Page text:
Criterion 1.2 was partly met with the AEC’s election readiness framework refined and a new iteration of the Election Ready Road Map developed following the 2016 election. Two road map activities did not meet specified timeframes in 2016–17 due to the introduction of 2017 work priorities flowing from the election evaluation, and changes to the agency’s learning and development approach.
Criterion 1.3 was met with the AEC comprehensively evaluating its delivery of the 2016 election and communicating key findings to staff in early 2017. The evaluation identified key insights and lessons to be learned. We defined four areas for further enhancement, along with a series of work priorities to be implemented in time for the next election.
Criterion 1.4 was partly met with a review of the AEC’s delivery of industrial and commercial elections under consideration. We continue to implement improvements to the Industrial and Commercial Elections program to ensure consistent delivery of services in accordance with legislation, rules and AEC quality standards. In 2016–17, 812 industrial elections, fee-for-service elections/ballots and protected action ballots were delivered.

What we did

The focus of agency direction one is to evolve and enhance the model for delivering electoral events within both the legislative framework defined under the Commonwealth Electoral Act 1918 and resources available to the AEC.

The 2016 federal election was the largest ever undertaken by the AEC, involving a high degree of complexity. This included a double dissolution election being conducted against a backdrop of Senate voting changes and the AEC’s own reform agenda. The AEC successfully delivered this election within the parameters defined by the 2016 Federal Election Service Plan. The majority of performance indicators under the four service standards were met. The election writ was returned on time and there were no challenges submitted to the Court of Disputed Returns concerning AEC conduct.

The Commonwealth Electoral Act turns 100 in 2018

An election evaluation began immediately after the 2016 election with a brief to review the agency’s election delivery and recommend future enhancements. Staff observations and debriefs on AEC processes, systems, materials and policies assisted the evaluation. We identified four areas as a focus for targeted enhancements prior to the next federal election:

  • consolidation and coordination
  • planning
  • recruitment and training
  • communication and information management.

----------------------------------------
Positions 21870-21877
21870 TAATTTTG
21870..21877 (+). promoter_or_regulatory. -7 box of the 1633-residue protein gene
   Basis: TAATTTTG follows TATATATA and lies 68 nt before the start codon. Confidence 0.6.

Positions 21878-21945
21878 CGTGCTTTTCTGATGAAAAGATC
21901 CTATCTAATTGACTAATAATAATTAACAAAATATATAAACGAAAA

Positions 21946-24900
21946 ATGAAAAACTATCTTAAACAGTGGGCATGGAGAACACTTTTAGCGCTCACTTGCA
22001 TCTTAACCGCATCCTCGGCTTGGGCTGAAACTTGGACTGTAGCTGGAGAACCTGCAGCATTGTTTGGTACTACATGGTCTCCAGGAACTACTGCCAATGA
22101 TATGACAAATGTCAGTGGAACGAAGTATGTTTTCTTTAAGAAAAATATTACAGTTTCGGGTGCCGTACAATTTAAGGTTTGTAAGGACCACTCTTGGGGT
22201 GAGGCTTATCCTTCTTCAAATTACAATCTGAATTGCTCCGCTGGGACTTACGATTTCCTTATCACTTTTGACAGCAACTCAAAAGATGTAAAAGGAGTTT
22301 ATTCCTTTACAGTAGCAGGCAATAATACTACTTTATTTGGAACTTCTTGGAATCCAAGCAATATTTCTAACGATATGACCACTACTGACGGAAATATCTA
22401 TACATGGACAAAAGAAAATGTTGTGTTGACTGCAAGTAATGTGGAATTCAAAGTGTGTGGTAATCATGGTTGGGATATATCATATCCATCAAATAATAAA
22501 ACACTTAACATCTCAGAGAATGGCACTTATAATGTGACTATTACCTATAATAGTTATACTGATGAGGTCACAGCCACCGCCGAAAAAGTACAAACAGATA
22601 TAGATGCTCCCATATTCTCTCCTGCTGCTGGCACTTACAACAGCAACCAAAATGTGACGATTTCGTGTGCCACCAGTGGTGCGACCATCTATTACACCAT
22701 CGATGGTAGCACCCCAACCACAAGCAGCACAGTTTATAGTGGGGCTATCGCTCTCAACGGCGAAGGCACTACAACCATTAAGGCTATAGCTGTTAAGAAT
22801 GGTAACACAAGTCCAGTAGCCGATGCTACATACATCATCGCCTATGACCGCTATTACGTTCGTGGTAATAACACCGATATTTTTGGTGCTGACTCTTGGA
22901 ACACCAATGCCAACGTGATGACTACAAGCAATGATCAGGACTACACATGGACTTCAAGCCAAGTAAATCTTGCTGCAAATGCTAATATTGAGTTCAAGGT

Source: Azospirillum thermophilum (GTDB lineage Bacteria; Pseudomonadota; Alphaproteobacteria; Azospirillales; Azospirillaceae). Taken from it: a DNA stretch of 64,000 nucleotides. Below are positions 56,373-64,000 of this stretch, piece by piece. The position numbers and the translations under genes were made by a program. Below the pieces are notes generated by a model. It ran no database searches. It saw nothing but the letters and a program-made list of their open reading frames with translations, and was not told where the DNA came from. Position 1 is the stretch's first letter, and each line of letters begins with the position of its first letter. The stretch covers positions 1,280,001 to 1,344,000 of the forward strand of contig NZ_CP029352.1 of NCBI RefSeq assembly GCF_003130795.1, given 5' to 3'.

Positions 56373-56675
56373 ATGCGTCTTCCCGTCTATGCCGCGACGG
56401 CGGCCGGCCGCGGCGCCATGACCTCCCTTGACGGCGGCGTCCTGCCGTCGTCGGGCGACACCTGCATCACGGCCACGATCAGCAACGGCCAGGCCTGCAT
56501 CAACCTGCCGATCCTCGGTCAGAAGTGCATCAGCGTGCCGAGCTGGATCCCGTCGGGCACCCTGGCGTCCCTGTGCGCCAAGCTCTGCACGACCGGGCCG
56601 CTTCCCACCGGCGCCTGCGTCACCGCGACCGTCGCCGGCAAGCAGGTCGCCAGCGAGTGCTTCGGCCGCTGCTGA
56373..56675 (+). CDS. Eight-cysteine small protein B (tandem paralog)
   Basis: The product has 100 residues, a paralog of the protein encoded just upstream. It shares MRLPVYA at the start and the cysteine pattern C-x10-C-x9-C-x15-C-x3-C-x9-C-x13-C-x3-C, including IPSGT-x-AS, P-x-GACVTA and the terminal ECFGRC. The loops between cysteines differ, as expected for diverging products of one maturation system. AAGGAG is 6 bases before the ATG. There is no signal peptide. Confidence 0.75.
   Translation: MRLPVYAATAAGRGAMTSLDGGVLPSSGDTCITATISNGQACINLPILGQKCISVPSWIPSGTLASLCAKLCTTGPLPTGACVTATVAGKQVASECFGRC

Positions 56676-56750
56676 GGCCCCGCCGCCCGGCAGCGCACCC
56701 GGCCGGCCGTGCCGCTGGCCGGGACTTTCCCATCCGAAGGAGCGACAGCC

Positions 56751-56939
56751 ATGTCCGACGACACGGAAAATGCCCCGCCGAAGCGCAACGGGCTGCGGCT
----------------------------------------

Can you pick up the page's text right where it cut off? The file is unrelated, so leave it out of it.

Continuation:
These have been translated into a series of work priorities that will be implemented in 2017–18.

In 2016–17, the AEC moved through the ‘evaluate and learn’ phase of election readiness and into the ‘implement change phase’. At 30 June 2017, the agency was largely on track with election readiness.

Areas for further improvement

With election delivery it can be difficult to anticipate areas for further improvement until after the event. Immediately following the 2016 federal election, the AEC identified a number of areas of focus for the evaluation, including analysing the voter experience and where the AEC can further improve its service delivery. Heading into the next federal electoral event the AEC is focused on analysing key data and ensuring plans are in place to improve queuing times and ballot paper supply.

AGENCY DIRECTION 2

Govern the organisation for quality and assurance

Performance criteria Link to purpose Source Result
2.1 The governance framework is effective in supporting the AEC to meet its objectives Maintain an impartial and independent electoral system for eligible voters AEC 2016–20 Corporate Plan, p. 8 Met
2.2 High level of confidence in the electoral roll Active electoral roll management AEC 2016–20 Corporate Plan, p. 8 Met
2.3 Timely conduct of redistributions Active electoral roll management AEC 2016–20 Corporate Plan, p. 8 Met
2.4 The organisation is structured to support the achievement of the agency directions Maintain an impartial and independent electoral system for eligible voters AEC 2016–20 Corporate Plan, p. 8 Partly met (6/10)
Explanation
Criterion 2.1 was met with the AEC’s governance framework implemented and agency policies and frameworks up to date. In 2016–17, the AEC reviewed and strengthened the purpose, decision-making and oversight role of AEC governance committees. The agency’s assurance and performance reporting frameworks continued to meet agency and Commonwealth accountability requirements and support continuous improvement.